While I haven't done this with whole books or ebooks, I've experimented with dictating whole articles, and having them transcribed...
(Many writers in the "old days" used a similar technique. Sidney Sheldon used to dictate all his scripts and books to a secretary, who transcribed what he said...)
I recorded my dictation, then had it transcribed with Sonix.ai or Otter.ai from the recording (I tried and liked both)...
I had to make some corrections where there were transcription errors, but there weren't too many...
The only thing that "bothered" me is my speaking style seems to be different from my writing style!
So I felt I had to do more "editing" with the dictation method to get the final result how I wanted it to be...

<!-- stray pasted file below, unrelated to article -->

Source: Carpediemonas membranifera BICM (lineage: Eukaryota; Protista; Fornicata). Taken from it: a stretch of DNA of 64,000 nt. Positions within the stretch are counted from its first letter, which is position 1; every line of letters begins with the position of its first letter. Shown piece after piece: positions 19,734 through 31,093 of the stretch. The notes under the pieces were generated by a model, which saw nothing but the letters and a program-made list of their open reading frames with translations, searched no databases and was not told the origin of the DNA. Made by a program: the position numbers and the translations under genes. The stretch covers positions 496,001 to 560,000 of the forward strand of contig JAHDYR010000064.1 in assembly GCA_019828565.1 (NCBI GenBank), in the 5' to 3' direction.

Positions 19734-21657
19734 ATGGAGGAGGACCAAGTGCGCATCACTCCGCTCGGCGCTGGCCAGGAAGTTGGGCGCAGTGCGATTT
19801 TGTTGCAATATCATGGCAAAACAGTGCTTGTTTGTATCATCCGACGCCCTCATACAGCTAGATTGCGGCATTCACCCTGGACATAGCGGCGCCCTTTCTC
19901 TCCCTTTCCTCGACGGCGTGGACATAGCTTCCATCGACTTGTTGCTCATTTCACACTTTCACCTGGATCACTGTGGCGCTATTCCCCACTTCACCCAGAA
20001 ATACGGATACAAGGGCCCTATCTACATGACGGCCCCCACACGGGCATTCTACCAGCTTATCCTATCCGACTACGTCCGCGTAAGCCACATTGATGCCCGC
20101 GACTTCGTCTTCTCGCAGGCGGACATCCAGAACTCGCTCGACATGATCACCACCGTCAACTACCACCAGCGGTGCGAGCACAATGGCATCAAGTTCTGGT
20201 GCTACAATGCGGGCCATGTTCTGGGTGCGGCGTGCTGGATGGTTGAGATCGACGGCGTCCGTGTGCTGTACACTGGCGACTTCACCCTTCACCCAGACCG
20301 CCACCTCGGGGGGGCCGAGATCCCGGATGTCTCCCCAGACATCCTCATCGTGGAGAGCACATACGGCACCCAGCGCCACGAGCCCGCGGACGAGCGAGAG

However, on the plus side, I think there were fewer problems with "writer's block"... For some reason, I am more likely to suffer from that when I physically write...
I think, for me, the first draft is easier to "write" when I dictate. But later on, there was more editing required...
Originally Posted by Millard Grubb
I've often wondered if audio books were a good alternative than writing an actual printed book.
Has anyone tried this?
I know that audio versions of books exist everywhere. What was interesting to me is the idea that just creating a book by speaking, instead of writing might be easier.
My experience has been to create audio products. (I have several in a couple of niches) Although I have never considered them to be audio books... just an audio information product.
Maybe I am just looking at the term audiobook as something different than audio information product. It could just be semantics.
I experimented with an online transcription service and made a 75 page report of a couple of my recordings and it worked well for me. It is almost like working backwards.... transcribe a recording to develop ebook and then have an audio of ebook as a bonus. Hmmm.